My Playlist

My 5 characteristics and 5 songs that represents it:

  1. Sad: 
    This song is unusual because when I first listened to the rhythm I thought it was going to be a happy song, but after I listened to the lyrics I realised that it was the complete opposite. 
  1. Happy:
    This song for me represents happy because the strumming of the guitar seems very calming, and the voice is really cheerful. The lyrics also makes me think of the bright side of life and to never give up.
  1. Calm:
    The tone of her voice is the reason why I chose this song as calm because Priscilla’s voice is so soft and gentle that it almost made me go to sleep!
  1. Caring:
    The lyrics of the song helps me get through rough times and it has also helped thousands of people and thats why I think this song represents caring in my playlist.
  1. Peaceful: 
    The guitar and both of their voice was the reason why I chose this for peaceful. and that the title says “Peace sign”. The guitar strumming pattern also makes the song peaceful.

Comparison of Western, Chinese, and Japanese Instruments

 After looking at the three different country instruments using these cites:

Chinese Instruments
Instruments of the Orchestra
Japanese Instruments

I can see that most of the Chinese instruments are similar to Japanese ones. Maybe because some of the instruments from China was imported to Japan long time ago. The most similar ones were Koto(from Japan) and Zhen(from China) and Biwa(from Japan) and the Pipa(from China). I watched some video clips on the Zhen too see if it had similar sound to the Koto and they sounded exactly the same. Although, the chinese Zhen has 21 strings and the Koto has 13 strings. Thats quite a difference!

I also looked at western orchestra instruments and what I realised was that they both looked a bit like the string instruments like Violin, Cello, etc. The Japanese instrument Shinobue(bamboo flute) and the Shakuhachi was very much similar to the woodwind instruments such as flute, clarinet, etc. Although the japanese ones were made by wood.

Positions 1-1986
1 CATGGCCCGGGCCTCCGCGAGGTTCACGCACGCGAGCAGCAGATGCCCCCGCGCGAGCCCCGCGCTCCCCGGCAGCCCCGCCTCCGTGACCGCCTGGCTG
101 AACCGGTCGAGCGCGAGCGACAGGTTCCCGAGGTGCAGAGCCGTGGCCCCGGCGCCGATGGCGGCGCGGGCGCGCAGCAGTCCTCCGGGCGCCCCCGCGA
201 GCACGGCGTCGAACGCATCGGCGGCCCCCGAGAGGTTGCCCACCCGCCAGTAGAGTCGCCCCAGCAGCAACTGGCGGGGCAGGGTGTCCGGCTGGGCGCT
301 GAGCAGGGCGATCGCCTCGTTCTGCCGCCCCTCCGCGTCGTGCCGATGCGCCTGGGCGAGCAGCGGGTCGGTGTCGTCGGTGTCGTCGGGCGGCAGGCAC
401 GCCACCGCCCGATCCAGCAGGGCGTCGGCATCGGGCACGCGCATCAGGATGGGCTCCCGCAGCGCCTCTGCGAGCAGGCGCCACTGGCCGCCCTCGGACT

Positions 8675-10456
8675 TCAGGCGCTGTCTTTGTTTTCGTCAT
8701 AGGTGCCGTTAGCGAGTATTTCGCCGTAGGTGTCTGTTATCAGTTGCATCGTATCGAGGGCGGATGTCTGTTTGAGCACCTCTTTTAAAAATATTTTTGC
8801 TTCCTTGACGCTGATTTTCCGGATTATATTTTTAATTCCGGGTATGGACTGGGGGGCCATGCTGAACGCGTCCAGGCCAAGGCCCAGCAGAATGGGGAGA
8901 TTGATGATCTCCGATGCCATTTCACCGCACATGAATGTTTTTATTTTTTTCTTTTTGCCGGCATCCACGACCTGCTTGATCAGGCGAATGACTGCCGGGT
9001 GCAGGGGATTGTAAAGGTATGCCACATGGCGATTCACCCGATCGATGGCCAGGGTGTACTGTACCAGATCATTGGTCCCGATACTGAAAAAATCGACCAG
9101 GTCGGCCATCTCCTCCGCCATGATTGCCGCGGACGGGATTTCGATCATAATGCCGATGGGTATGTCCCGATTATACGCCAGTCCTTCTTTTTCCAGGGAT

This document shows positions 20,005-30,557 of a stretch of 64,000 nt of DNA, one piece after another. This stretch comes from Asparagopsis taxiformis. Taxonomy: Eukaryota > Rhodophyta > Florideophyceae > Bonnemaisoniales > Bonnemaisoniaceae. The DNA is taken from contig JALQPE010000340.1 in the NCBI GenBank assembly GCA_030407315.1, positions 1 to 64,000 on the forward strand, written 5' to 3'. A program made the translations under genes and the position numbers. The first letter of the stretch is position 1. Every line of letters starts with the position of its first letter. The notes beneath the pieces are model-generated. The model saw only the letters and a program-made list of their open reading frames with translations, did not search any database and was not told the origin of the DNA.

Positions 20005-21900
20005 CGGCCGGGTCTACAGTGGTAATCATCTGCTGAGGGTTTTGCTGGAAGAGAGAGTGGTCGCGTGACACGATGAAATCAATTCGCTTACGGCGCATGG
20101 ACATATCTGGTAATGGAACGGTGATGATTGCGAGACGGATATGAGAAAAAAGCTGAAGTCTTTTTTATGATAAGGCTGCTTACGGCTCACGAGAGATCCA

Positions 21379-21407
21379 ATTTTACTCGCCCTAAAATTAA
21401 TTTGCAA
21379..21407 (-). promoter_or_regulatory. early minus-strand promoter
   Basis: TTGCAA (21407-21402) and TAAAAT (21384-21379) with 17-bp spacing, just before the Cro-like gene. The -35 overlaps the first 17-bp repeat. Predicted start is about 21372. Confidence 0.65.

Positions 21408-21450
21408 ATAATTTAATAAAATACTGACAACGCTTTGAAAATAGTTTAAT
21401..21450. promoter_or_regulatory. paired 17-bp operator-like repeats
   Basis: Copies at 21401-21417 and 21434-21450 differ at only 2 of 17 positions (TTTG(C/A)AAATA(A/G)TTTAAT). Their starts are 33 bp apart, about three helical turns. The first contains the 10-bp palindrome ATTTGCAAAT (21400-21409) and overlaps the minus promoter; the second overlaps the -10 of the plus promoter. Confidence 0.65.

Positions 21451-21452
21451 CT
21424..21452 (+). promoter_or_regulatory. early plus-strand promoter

There is not much different between the families and the looks, but how there are used makes them special and belong to their own country.


Japanese Pentatonic Scale

For the first part of the unit, we visited the Japanese music class which they teach koto, instead of western music like blues, rock, etc. Mr.Patterson played the whole grade wonderful Koto music using different techniques which were Ato-oshi(play the koto, and press), Shan-shan(play two strings two times), Kororin(onomatopoeia for the notes you play on the koto), and Shan(play two strings one time). Our task for the unit was to create a 16 measure japanese melody using one of the two  pentatonic scale. One is called the “Hirajoshi” and another ones “Insen”. Out of those two scales, I used the “Insen Scale” because I really liked the sound of it. The techniques that I included in my melody were “Kororin” and “Shan”. The notes that are used in the scales are D-E♭-G-A-C. 

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Our unit question was “What makes music sound like it belongs to a particular part of the world?”. For Japanese music, I think the different composition elements makes listeners recognise the music more because you don’t really hear “Kororin” or “Ato-oshi” in western music, so you know that it’s Japanese music. And I also think that the scale that are used in Japanese music makes them special because it is different to other countries.

This is my melody that I have created during class. One thing that I realised after creating the piece was that the major changes towards the end because the note is supposed to end by C, but instead it ended by F. What I like about my melody is that they are connect well together and not all  over the place. What I liked to improve on next time is to use more techniques and to challenge myself into more complex melody techniques.